We all have to take our children to public restrooms. It is a part of life. When you have teeny, tiny children, public restroom breaks are simple. You go in, you change their diaper. If there is no changing table, you don’t feel bad about changing your baby on the restaurant booth seat because they really should have put a changing table in the Ladies room.
When your children get older, things get a bit more complicated. You should have seen me, Ksena, and Katienne all crammed into a one person stall the other day at Ikea. It wasn’t pretty. Between all of the buttoning of their trousers and making sure every had adequate toilet paper, there was quite a bit of pushing. And then of course when it was my turn to use the facilities, Katienne decided it was time to unlock the door and try to run out (Like she always does… Why?? Yes that is a rhetorical why). I have entered the time in my life where sometimes I have to wait outside of the bathroom while Ksena goes inside, because I cannot fit Timo’s stroller and Kati all inside of super small bathrooms. So here are the rules I follow, because the bathroom is a public place and I need to keep my little sprouts safe!
–Never, never, never let your children go to the restroom by themselves unless they are a teenager (and even then, I will probably still go with them, girls always go together anyway). I’m really not being paranoid. You never want to give someone looking for a window of opportunity to mess with your child that chance!
-Look for a family bathroom. These are pretty common in Greece, actually. It is really nice, and I have no problem fitting my stroller in there.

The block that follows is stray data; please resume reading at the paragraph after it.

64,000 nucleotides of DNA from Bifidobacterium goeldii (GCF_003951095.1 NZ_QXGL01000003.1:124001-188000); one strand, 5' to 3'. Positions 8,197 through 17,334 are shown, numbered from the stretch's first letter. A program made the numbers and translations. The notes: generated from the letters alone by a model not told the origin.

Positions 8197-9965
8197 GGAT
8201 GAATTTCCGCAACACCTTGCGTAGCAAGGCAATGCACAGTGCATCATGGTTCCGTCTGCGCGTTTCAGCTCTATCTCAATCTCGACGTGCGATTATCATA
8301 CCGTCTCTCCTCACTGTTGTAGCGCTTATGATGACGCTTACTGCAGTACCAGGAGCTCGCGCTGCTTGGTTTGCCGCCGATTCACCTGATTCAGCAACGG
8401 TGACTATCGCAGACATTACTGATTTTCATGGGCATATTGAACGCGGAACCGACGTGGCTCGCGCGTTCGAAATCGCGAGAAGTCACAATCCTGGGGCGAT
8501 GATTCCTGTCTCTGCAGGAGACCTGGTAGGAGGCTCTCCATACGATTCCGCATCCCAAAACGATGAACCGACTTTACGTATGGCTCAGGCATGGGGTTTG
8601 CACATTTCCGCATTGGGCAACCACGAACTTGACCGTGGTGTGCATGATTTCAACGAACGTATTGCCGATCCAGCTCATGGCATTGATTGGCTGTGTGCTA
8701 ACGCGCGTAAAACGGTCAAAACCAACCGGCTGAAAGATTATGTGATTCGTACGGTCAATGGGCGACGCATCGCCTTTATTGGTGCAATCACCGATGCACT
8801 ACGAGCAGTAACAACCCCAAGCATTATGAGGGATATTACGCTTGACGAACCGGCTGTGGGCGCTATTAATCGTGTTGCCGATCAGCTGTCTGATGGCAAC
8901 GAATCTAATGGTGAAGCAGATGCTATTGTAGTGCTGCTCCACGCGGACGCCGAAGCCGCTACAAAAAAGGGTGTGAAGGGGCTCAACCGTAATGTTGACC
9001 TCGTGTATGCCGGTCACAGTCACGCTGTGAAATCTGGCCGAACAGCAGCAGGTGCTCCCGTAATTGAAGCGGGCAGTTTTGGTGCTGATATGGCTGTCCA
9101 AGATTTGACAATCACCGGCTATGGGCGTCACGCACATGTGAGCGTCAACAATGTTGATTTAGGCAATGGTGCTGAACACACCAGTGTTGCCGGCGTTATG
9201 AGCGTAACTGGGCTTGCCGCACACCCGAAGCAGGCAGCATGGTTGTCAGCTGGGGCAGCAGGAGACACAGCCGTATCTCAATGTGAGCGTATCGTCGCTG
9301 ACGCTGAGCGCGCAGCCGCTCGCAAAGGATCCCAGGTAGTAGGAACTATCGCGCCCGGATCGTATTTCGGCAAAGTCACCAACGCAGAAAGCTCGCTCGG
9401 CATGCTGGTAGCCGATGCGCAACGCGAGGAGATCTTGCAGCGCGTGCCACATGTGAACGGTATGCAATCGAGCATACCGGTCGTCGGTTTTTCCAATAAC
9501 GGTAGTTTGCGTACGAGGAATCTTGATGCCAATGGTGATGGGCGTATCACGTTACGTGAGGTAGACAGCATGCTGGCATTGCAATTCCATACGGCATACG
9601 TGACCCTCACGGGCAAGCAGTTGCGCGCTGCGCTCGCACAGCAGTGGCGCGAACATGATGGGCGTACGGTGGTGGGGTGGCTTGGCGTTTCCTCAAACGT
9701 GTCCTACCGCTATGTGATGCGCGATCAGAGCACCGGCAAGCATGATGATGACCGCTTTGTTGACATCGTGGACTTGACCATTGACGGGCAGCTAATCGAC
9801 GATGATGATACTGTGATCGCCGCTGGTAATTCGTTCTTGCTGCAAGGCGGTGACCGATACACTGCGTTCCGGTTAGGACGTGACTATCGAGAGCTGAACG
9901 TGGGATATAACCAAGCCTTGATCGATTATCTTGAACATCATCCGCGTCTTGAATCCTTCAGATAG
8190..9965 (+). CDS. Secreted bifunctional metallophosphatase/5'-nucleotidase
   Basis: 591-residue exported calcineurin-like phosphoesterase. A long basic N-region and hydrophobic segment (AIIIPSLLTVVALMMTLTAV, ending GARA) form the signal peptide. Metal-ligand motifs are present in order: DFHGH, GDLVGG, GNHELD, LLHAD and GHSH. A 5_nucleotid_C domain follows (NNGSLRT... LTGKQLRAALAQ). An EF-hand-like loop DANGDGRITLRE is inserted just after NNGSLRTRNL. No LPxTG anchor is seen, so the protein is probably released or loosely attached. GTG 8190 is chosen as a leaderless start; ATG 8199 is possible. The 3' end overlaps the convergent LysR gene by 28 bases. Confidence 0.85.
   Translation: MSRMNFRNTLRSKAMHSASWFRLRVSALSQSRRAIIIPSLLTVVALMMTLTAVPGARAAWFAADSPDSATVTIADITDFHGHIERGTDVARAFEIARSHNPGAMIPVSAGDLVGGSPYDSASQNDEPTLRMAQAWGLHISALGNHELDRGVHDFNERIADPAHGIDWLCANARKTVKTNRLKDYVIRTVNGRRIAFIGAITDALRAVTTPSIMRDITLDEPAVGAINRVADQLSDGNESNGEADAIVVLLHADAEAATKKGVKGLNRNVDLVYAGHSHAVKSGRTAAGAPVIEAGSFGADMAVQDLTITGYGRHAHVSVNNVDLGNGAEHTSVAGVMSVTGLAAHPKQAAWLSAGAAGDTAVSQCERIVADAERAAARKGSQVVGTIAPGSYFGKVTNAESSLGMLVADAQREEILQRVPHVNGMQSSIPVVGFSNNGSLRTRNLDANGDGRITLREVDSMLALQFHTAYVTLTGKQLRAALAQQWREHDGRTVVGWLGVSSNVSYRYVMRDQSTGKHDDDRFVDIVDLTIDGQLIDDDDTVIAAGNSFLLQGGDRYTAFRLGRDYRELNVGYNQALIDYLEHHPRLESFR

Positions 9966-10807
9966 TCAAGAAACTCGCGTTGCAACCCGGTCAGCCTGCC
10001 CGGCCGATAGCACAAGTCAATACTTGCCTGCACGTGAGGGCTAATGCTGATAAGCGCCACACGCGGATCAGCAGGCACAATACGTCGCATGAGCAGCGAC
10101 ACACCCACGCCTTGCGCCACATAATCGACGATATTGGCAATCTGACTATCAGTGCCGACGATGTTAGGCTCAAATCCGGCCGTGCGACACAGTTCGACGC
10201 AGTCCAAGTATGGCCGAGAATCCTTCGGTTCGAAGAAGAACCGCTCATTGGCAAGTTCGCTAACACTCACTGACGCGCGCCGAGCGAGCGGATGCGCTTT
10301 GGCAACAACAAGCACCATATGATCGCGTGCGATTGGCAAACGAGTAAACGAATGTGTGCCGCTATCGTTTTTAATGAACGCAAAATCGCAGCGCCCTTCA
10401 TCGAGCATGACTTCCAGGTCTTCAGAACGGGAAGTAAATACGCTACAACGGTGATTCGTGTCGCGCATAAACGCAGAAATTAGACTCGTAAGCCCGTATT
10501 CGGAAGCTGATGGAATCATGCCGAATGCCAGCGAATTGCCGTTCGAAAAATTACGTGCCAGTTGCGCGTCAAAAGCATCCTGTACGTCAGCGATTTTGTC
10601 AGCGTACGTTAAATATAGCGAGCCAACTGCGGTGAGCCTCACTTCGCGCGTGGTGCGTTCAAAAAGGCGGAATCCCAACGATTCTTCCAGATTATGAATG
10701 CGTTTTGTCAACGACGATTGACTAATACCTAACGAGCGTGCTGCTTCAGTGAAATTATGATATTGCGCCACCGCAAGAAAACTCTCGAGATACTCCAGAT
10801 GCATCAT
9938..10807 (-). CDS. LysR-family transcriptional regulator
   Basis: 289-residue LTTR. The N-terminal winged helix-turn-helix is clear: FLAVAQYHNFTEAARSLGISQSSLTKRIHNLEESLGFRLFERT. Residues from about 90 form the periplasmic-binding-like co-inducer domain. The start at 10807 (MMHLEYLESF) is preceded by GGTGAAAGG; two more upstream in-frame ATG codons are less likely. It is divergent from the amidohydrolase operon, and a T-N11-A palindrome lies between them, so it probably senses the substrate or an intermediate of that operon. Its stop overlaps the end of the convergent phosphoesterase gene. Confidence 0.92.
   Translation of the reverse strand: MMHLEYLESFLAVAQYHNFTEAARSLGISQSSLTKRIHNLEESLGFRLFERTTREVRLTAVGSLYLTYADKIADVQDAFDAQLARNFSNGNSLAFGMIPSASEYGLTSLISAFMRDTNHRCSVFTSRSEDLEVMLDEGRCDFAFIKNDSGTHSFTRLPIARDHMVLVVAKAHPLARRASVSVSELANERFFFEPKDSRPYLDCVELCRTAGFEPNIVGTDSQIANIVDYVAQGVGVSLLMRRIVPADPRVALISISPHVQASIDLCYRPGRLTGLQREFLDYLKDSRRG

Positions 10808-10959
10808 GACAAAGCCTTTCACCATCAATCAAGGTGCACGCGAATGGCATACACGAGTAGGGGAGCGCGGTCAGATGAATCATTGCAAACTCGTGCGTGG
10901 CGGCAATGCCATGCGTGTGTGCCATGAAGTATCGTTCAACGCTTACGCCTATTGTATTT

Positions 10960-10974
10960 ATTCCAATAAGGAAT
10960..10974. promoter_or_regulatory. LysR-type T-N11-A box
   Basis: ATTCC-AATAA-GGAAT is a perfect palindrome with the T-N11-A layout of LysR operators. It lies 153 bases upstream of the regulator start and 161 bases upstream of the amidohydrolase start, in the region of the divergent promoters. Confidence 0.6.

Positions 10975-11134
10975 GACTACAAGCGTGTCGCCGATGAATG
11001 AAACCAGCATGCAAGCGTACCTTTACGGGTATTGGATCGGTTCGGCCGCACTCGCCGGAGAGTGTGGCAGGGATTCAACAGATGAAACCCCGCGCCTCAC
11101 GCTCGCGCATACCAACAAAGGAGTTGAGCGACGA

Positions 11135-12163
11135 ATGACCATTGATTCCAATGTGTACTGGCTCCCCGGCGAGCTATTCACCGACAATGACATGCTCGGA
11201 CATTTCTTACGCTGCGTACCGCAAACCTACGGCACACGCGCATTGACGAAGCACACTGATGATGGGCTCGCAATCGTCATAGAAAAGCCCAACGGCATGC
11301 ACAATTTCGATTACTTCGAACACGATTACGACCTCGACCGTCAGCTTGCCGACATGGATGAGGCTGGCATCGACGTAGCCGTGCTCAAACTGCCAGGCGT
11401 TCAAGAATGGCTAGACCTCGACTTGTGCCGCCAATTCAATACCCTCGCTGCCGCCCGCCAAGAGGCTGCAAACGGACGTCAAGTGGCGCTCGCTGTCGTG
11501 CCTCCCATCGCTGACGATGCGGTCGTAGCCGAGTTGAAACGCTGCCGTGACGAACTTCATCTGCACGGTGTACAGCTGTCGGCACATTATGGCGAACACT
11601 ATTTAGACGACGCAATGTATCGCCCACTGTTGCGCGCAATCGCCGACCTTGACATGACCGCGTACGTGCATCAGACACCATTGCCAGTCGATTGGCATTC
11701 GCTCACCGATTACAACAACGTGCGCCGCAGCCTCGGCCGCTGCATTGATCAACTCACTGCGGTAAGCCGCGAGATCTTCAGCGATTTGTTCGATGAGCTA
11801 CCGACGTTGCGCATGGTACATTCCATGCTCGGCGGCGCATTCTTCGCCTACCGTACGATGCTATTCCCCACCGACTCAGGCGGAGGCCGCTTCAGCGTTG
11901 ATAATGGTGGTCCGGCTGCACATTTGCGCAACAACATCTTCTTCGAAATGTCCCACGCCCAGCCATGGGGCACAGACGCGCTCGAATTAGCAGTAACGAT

-Try the handicapped stall. Also an especially great option when you have a stroller with you!
-If your child is at the age where they want privacy in the bathroom and they can handle things themselves, wait outside of the stall (with your other kids if you have other kids).
-If you have a younger child and cannot fit the older child into the stall with you, let them stand watch with the stall door slightly open so you can keep your eyes on everyone.
-If you cannot fit yourself and all of your children inside the actual bathroom, wait outside the entrance. This way you see everyone going out and in. If you need to go the bathroom… sorry you are going to have to hold it! Welcome to parenthood.
-There is no shame in yelling a, “Are you ok?” through the door. Do your kids get embarrassed easily? Try explaining why you sometimes need to do things like yell through the door. You want them to be safe, and to understand your goal in life is NOT to make their cheeks blush. Ksena is really great about this kind of stuff after I give her an adequate explanation. Kati is still too young for this, but I’m sure she won’t be as understanding (she’s my little spitfire), too bad!
-Teach your children about courtesy and taking turns. This comes in handy because eventually they will have to wait in a bathroom line or wait to wash their hands. This isn’t really a safety issue, but it will make bathroom trips more efficient and friendly, which can’t hurt. Plus this comes in handy when you need to go, and your three year old knows they better not run out while you have your turn (which IS a safety issue, and also embarrassing).
Hope everyone has a great weekend, Happy March, and may your potty breaks be safe, clean, and quick.
This post is part of the Child Safety and Travel Series, check out the rest of this series here.